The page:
NEWPORT, NEWS VIRGINIA – It wasn’t her turn to talk, but early on in a hearing that will determine the limits of her independence, Margaret Jean Hatch stood up in a Newport News, Virginia, courtroom and cut the judge off in midsentence.
“I don’t need guardianship,” she declared. “I don’t want it.”
“Remove her from the courtroom,” the judge demanded.
“Judge, she’s very upset with this,” the woman’s attorney began.
“Don’t do it,” Hatch pleaded.
Hatch, a diminutive blonde known as “Jenny,” learned to read at the age of 6, has volunteered on political campaigns (always for Republicans) and once, after finding a job she wanted, showed up repeatedly until she got it. She also has Down syndrome, an IQ of 52 and tends to shower affection on strangers, as well as friends.
The details of Jenny Hatch’s life have come under scrutiny in a complicated guardianship case that is pitting her wishes against those of her parents and testing the rights of adults with disabilities to choose how they live. The 29-year-old wants to move in with friends and continue the life she had, working at a thrift shop and riding her bike everywhere. Her parents want her to remain in a group home, supervised and protected.
The case, which began in August and is set to continue this month, has captured the attention of national advocacy groups and residents in the Hampton Roads, Virginia, area, who have turned the phrase “Justice for Jenny” into a mantra. For many, the legal fight is about not just who Jenny Hatch is but also who she represents: anyone born with an intellectual disability or who ends up with one, through either age or mishap.
“There is a default assumption that people with intellectual disabilities and people with mental illness need people to make decisions for them, that they can’t, with aid, fend for themselves. Which just isn’t true,” said Jennifer Mathis of the Bazelon Center for Mental Health Law, one of several organizations that have expressed interest in the case to the court.
At that August hearing, Hatch was allowed back into the courtroom, but she wasn’t permitted to speak. A reporter’s request to later visit her was denied. Even so, interviews with those who have spoken with her and an examination of court documents show that in the months that have passed, she’s been far from silent.
With a little help from her friends
On bright pink poster board in Hatch’s boxy, uneven penmanship, are the words: “Bring My Freedom of Choice Back. Bring My Job Back.”
The poster hung on Hatch’s bedroom wall at a group home before she gave it to her attorney. Now, her friend Kelly Morris keeps a picture of it as proof that Hatch understands what’s at stake.
“She knows what she wants, and she knows exactly how she feels,” Morris said, “and yet everyone disregards her.”
What Jenny Hatch wants — according to numerous reports submitted to the court from the Hampton-Newport News Community Services Board — is to live with Morris and her fiance, Jim Talbert, in Hampton, Virginia.
The couple met Hatch five years ago when she walked into Village Thrift in Newport News, one of several businesses they own, placed an application on the counter and explained why they should hire her. She returned several times before she got the job organizing 28-cent greeting cards and clothing racks packed with $3 jeans.
Hatch worked only two days a week, but the couple said that rarely a day passed when they didn’t see her. Then, in March 2012, she moved into their home after a bicycle accident left her hospitalized and seemingly with nowhere else to go.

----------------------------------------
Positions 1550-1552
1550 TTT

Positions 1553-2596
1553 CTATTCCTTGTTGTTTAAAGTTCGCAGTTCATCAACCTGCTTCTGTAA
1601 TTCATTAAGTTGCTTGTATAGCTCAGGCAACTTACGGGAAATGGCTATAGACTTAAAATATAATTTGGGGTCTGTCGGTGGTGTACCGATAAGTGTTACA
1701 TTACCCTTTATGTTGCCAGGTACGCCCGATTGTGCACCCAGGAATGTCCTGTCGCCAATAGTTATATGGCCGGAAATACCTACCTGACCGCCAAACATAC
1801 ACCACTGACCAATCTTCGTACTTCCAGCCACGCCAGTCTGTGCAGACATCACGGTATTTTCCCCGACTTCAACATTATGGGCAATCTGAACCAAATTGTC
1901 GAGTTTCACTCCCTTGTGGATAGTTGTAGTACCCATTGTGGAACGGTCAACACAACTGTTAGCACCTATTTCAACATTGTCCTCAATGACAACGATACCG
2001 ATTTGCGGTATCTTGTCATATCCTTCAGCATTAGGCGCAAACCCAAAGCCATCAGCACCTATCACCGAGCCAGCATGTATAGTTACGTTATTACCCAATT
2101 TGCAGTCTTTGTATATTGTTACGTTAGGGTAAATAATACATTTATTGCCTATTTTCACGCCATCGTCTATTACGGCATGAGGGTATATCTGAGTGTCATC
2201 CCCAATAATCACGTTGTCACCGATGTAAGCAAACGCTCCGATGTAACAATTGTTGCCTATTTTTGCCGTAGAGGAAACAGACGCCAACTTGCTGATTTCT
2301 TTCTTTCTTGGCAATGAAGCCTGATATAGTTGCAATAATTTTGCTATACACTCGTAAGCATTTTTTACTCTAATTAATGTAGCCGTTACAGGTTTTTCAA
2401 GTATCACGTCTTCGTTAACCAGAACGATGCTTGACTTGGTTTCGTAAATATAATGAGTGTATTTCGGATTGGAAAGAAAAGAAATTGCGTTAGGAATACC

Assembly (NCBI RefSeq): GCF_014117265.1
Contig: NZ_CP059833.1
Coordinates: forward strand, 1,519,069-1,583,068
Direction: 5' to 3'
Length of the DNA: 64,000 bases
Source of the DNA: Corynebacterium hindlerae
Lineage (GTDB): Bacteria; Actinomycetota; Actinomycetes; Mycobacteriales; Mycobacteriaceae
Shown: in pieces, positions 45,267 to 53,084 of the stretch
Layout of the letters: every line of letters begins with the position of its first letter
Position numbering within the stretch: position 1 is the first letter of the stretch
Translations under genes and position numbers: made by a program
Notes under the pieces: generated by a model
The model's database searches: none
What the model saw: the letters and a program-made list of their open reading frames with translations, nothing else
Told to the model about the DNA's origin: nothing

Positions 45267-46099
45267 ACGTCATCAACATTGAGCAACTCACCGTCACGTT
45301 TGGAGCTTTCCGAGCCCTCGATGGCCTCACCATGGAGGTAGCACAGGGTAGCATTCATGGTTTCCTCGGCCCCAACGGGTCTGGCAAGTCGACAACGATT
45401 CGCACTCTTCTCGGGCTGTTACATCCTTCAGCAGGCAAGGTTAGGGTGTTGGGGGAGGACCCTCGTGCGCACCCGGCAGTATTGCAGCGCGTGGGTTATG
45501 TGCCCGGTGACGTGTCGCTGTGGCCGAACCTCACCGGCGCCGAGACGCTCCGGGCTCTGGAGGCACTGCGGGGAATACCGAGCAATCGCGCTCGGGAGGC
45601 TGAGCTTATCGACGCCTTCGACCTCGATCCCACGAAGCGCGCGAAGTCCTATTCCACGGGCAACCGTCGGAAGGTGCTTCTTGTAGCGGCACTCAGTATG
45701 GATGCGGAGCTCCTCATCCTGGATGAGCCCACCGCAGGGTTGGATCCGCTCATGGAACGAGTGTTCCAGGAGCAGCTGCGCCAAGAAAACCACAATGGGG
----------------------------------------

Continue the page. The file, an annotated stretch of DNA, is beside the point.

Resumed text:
At the time, Hatch had been living near her job with a family friend who was losing her apartment, and her parents weren’t in a position to take her in. Her father, Richard Hatch, who lives in North Carolina with his wife and three children, told Hatch’s case manager he could not give his daughter the level of care she needed, court records show. Her stepfather, Richard Ross, said her mother, Julia Ross, “does not want Jenny to come home because they just don’t get along,” the case manager’s report stated.
Court records detail a contentious relationship between Hatch and her mother, who has health problems. When Julia Ross was asked whether she would allow her daughter to move back in if the family had assistance, the case manager wrote, “Mrs. Ross said, ‘No, ma’am. Jenny told me that she does not want to have anything to do with me.’ “
Julia Ross, reached at her home in Newport News, politely declined to comment. Richard Hatch, reached by phone, also said he couldn’t speak about the case.
As Morris and Talbert tell it, Jenny Hatch fit easily into their lives and their spacious Hampton house. They turned their sunroom into her bedroom so she would be near a handicapped-accessible bathroom. And Morris’ 15-year-old daughter, Jordan, who has cerebral palsy, grew close to Hatch, who would lay out Jordan’s pajamas at night and brush her hair.
The couple told Hatch’s parents that she could stay with them as long as she wanted, court records show. And they meant it, the couple said, sitting at their dining room table one recent afternoon, fighting back tears as they discussed what happened next.
In an effort to get Hatch a Medicaid waiver, which would entitle her to in-home and community-based services, the couple learned that she would move up the waiting list if she were homeless. So one morning in May 2012, Hatch’s case manager arrived to take her to a group home. The case manager found her on the floor, crying and saying, “No, no, I’m not leaving,” according to court records.
The couple said they told Hatch that the move was needed to entitle her to long-term help and that if she didn’t like it at the group home, she could return to live with them. On Aug. 6, after the Medicaid waiver was approved, Hatch moved back in with Morris and Talbert.
Two days later, Hatch’s mother and stepfather filed for guardianship. Newport News Circuit Court Judge David Pugh subsequently placed Hatch under temporary guardianship, first with a third-party agency and then with the Rosses. Since then, Hatch has rotated through several group homes, and anyone who wants to visit her must file an official request with her mother and stepfather.
Are survival skills enough?
The portrait of Hatch that emerges from court documents is of an only child who enjoys hanging out at the Republican headquarters near her job, participating in Special Olympics, going to church and watching Rachel Ray. She is described as having “good survival skills,” and once called an ambulance when she became dehydrated.